Chromeo 488 is also an excellent candidate for detection in fluorescent plate-based assays. Active Motif has developed several assays based on the brightness and sharp fluorescent bands of Chromeo 488-conjugated secondary antibodies. As an example, Figure 6 shows a result obtained using Active Motif's Mitosis Determination Assay, which is a simple, fast and accurate, 2-color fluorescent assay to determine the percentage of cells undergoing mitosis within a specified population. In this assay, a Chromeo 488-conjugated Goat anti-rat IgG is used to detect the highly specific phosphorylated histone H3 (Ser 28) (Clone HTA28) antibody to quantify the phosphorylation of serine 28 on histone H3, which occurs during mitotic chromatin condensation.
Figure 6: Single cell analysis of untreated versus paclitaxel-treated cell populations quantified using the IsoCyte™ benchtop laser scanning cytometer (MSD Analytical Technologies).
Chromeo 488 has been shown to work in several different types of fluorescence microscopy. In addition to classical widefield applications, Chromeo 488 has been tested in confocal scanning microscopy and high resolution microscopy.
Figure 7: Chromeo 488 staining of NUP-1 in confocal scanning and STED microscopy.
Figure 8: Chromeo 488 staining of microtubulin in confocal scanning and STED microscopy.
Figure 9: Immunofluorescent staining of neuromuscular junctions in drosophila larvae.
Chromeo 488 has been shown to work in a second super-resolution microscopy technology. Active Motif’s fluorescent Chromeo 488 dye has been tested and recommended by Leica Microsystems. The fluorescent properties of Chromeo 488 meet the specifications required to perform GSDIM microscopy, using the 488 nm/300 mW laser for excitation (Figure 10).
Figure 10: Chromeo 488 antibody conjugates in widefield and GSDIM microscopy.
The following selected publications cite the use of and/or provide additional information about Chromeo 488:
- “STED microscopy with a MHz pulsed stimulated-Raman-scattering source” by Rankin et al (2009) Optics Express 17(18):15679-15684.
- “Fast STED microscopy with continuous wave fiber lasers” by Moneron et al (2010) Optics Express 18(12):1302-1309.
- “Sharper low-power STED nanoscopy by time gating” by Vicidomini et al (2011) Nature Methods 8:571-573.
- “Novel Roles of Caenorhabditis elegans Heterochromatin Protein HP1 and Linker Histone in the Regulation of Innate Immune Gene Expression” by Studencka et al (2012) Mol. Cell. Biol. 32:251-265.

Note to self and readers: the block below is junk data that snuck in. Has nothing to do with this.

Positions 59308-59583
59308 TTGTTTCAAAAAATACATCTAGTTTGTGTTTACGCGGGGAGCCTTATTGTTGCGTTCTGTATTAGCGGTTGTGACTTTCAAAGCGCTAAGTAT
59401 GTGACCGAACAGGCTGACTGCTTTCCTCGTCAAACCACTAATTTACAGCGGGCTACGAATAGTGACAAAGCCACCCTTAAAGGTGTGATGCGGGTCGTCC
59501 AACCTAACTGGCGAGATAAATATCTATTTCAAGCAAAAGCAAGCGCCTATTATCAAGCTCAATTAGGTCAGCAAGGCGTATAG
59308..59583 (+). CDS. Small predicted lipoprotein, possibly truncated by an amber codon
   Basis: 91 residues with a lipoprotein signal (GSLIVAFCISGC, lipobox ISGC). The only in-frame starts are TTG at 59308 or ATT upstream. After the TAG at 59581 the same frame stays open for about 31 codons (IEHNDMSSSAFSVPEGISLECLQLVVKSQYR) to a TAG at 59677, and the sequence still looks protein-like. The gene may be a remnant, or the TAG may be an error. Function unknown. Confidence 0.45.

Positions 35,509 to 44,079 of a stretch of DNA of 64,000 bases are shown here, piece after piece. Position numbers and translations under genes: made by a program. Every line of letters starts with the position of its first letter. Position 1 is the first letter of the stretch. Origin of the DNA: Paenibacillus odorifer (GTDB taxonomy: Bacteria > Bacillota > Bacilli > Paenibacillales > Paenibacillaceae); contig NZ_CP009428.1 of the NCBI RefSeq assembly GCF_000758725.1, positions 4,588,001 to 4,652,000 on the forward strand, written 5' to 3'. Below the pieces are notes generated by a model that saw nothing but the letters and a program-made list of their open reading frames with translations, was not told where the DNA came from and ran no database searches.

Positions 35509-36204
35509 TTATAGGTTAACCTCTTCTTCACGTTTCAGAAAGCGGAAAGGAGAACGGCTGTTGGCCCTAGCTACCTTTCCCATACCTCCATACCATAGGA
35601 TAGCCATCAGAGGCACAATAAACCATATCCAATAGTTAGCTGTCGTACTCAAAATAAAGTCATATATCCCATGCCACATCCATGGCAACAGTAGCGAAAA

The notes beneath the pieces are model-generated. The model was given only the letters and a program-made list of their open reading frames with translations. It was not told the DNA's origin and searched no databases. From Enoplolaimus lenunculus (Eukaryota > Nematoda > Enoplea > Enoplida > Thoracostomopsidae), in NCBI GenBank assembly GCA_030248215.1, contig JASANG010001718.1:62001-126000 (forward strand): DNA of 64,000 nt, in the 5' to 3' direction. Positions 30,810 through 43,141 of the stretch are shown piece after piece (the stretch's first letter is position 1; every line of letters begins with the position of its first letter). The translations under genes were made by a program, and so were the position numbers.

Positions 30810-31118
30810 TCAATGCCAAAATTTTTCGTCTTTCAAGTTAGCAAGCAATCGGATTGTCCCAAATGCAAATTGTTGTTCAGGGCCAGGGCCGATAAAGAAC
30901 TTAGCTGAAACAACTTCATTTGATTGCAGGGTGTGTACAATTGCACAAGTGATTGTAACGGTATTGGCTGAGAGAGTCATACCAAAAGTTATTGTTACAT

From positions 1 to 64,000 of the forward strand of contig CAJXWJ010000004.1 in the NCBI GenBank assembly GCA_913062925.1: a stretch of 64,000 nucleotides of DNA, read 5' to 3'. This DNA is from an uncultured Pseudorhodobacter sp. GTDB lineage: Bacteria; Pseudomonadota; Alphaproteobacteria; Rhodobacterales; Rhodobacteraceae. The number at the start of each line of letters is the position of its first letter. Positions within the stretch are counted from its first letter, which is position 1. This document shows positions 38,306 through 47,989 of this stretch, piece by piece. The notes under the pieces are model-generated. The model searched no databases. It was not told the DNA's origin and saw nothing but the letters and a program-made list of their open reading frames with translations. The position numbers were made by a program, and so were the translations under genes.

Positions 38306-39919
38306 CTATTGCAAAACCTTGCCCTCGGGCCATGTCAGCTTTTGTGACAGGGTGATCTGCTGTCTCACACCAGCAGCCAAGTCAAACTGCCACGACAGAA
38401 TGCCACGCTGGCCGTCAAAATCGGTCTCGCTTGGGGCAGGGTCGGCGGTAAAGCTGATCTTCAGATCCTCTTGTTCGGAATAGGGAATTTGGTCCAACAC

- “Identification of TLT2 as an Engulfment Receptor for Apoptotic Cells” by de Feitaset al (2012) J.of Immunology 188:6381-6388.
The Chromeo 488 Antibody Labeling Kit has been cited in the following publications:
- “Participation of the urokinase receptor in neutrophil efferocytosis” by Park et al (2009) Blood 114(4):860-870.
- “Participation of the Receptor for Advanced Glycation End Products in Efferocytosis” by Friggeri et al (2011) J.of Immunology 168:6191-6198.
- “Extracellular Histones Inhibit Efferocytosis” by Friggeri et al (2012) Mol Med 18:825-833.
Chromeo 488 conjugated Fluorescent Secondary Antibodies have been cited in the following publications:
- “Molecular basis of xeroderma pigmentosum group C DNA recognition by engineered meganucleases” by Redondo et al (2008) Nature 456:107-111.
- “The WSB1 gene is Involved in Pancreatic Cancer Progression” by Archange et al (2008) Plos ONE 3(1):e2475.
- “The Good into the Pot, the bad into the Crop-A New Technology to Free Stem Cells from Feeder Cells” by Schneider et al (2008) Plos ONE 3(11):e3788.
- “Dual-Color STED Microscopy at 30-nm Focal-Plane Resolution” by Meyer et al (2008) Small 4(8):1095-1100.
- “An Inexpensive Simple-to-Use Inverted Fluorescence Microscope: A new Tool for Cellular Analysis” by Kahle et al (2010) J.of Lab. Autom. 15(5):355-361.
- “PTPIP51 is phosphorylated by Lyn and c-Src kinases lacking dephosphorylation by PTP1B in acute myeloid leukemia” by Brobeil et al (2011) Leukemia Research 35(10):1367-1375.
- “In Vitro Investigation of DNA Damage Induced by the DNA Cross-Linking Agents Oxaliplatin and Satraplatin in Lymphocytes of Colorectal Cancer Patients” by Alotaibiet al (2012) J.of Cancer Therapy 3:78-89.